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Recognition for joint scrap and steel project

A collaborative project delivering by-products of metal recycling and steelmaking as sustainable raw materials for the cement industry has been shortlisted at this year’s World Sustainability Awards.

Metals recycler EMR and waste manager Darlow Lloyd & Sons are developing mineral-rich products which can then be used by the aggregates sector in the production of clinker, the precursor to cement, to replace virgin quarried raw materials and decarbonise part of the process. The steel and cement industries combined are responsible for almost a fifth of global carbon emissions.

Their partnership with steel giant Tata and Swansea University, known as Rectifi (‘Reducing Embedded Carbon Through Transformation of Foundation Industries’) is up for the External Partnership Award at the global event in Amsterdam in October. The awards are organised by Sustainability Leaders, described as a ‘global community-intelligence network for business executives to accelerate sustainability initiatives’. 

‘Hugely important’

The UK consumes approximately 12 million tonnes of semi-finished steel a year and produces around 11 million tonnes of steel scrap. Currently, 80% of this recycled material is exported with millions of tonnes of virgin iron ore imported in its place. Recycled material offers 85% lower embedded carbon, when compared with nature-depleting virgin alternatives.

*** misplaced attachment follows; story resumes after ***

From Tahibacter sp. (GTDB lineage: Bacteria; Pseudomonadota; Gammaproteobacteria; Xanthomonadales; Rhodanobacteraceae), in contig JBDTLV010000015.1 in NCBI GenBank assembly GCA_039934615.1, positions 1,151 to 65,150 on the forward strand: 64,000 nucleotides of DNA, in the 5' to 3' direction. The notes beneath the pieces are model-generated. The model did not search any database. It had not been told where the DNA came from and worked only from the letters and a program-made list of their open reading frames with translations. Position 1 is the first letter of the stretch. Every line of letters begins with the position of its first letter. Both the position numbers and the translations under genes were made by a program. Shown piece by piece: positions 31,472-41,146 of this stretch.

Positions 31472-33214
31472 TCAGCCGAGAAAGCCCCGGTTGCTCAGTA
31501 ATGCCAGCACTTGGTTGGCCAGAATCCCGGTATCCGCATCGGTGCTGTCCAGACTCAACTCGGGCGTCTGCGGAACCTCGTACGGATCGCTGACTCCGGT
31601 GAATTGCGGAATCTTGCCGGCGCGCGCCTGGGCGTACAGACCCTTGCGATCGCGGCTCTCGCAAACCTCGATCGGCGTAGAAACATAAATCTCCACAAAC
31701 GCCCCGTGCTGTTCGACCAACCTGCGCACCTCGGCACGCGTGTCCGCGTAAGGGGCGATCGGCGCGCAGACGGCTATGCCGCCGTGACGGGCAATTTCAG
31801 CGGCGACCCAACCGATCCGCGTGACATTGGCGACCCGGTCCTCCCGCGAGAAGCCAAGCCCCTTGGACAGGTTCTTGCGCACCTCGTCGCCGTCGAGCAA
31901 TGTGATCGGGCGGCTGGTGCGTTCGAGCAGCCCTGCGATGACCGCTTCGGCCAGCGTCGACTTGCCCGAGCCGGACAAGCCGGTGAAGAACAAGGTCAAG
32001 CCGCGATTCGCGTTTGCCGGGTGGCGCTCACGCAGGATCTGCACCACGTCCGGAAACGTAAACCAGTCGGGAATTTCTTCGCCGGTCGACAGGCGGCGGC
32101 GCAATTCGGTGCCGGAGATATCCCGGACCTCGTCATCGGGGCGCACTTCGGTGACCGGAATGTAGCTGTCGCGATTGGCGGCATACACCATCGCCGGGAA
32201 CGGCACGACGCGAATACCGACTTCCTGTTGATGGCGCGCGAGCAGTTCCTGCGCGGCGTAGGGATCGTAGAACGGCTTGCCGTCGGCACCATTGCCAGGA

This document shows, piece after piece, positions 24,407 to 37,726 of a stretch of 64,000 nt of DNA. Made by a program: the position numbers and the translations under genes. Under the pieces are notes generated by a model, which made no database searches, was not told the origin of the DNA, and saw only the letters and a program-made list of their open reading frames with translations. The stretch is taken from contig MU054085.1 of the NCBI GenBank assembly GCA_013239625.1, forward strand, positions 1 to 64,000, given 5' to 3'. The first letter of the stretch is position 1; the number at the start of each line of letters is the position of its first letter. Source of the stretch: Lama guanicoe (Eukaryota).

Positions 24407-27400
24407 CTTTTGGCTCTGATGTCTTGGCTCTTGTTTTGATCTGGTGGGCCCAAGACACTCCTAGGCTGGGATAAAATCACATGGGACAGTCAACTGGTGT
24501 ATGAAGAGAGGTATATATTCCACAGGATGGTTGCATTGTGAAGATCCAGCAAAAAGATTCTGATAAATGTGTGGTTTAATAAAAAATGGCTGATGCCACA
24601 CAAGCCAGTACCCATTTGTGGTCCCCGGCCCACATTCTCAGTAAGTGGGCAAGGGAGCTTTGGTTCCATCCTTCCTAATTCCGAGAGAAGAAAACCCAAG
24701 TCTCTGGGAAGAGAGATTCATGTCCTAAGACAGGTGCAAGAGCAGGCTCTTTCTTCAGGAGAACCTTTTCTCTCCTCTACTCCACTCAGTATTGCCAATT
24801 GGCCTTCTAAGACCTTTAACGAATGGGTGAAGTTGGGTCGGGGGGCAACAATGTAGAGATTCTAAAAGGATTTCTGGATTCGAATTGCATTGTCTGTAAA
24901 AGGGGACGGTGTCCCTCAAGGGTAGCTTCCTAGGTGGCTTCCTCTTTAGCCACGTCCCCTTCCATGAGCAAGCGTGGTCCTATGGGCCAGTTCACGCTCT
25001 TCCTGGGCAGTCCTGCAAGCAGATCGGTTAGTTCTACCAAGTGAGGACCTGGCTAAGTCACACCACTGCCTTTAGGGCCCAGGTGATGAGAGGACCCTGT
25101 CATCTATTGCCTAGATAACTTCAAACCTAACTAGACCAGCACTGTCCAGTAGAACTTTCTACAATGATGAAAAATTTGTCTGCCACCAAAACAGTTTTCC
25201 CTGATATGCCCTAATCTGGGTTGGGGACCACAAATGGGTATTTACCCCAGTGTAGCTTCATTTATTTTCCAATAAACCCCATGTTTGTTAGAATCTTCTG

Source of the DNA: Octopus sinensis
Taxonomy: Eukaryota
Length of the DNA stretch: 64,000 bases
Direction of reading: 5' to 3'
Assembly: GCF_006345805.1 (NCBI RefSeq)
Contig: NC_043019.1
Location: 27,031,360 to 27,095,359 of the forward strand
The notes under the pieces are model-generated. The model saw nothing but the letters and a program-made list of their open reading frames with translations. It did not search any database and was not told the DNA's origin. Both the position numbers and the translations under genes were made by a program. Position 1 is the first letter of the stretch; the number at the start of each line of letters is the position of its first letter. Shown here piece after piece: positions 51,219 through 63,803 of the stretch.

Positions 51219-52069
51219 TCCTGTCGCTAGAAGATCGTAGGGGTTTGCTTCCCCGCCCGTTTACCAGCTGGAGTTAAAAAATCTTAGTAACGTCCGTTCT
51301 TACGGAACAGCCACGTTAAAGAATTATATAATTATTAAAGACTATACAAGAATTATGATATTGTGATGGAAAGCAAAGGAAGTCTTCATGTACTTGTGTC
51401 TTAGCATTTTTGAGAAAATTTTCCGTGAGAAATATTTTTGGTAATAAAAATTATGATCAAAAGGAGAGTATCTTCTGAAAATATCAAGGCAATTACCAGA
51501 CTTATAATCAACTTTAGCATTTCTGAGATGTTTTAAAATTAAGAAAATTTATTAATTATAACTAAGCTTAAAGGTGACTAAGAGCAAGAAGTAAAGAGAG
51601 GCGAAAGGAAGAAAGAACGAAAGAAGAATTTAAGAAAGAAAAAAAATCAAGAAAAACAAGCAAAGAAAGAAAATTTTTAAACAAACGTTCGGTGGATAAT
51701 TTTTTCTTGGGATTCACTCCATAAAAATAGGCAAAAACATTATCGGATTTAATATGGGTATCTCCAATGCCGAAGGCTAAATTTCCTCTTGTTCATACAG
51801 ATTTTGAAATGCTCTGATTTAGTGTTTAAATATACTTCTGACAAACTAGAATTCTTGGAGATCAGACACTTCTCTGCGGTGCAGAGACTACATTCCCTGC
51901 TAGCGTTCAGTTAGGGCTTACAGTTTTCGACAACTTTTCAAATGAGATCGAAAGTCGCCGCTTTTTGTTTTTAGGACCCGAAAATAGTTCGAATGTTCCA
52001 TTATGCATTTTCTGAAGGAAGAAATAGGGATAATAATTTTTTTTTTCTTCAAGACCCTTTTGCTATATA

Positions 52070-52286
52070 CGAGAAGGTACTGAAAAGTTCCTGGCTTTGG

Alexander Thompson, innovation project manager at EMR, says Rectifi is a hugely important project. ‘As a world-leading producer of sustainable materials, EMR knows how valuable recycled steel will be in the transition towards a low-carbon, circular economy.

‘Working with Tata Steel … means that we can create the high-quality grades of recycled steel that manufacturers demand. To be recognised for all of this, so early in our journey, is hugely rewarding for everybody involved with Rectifi.’

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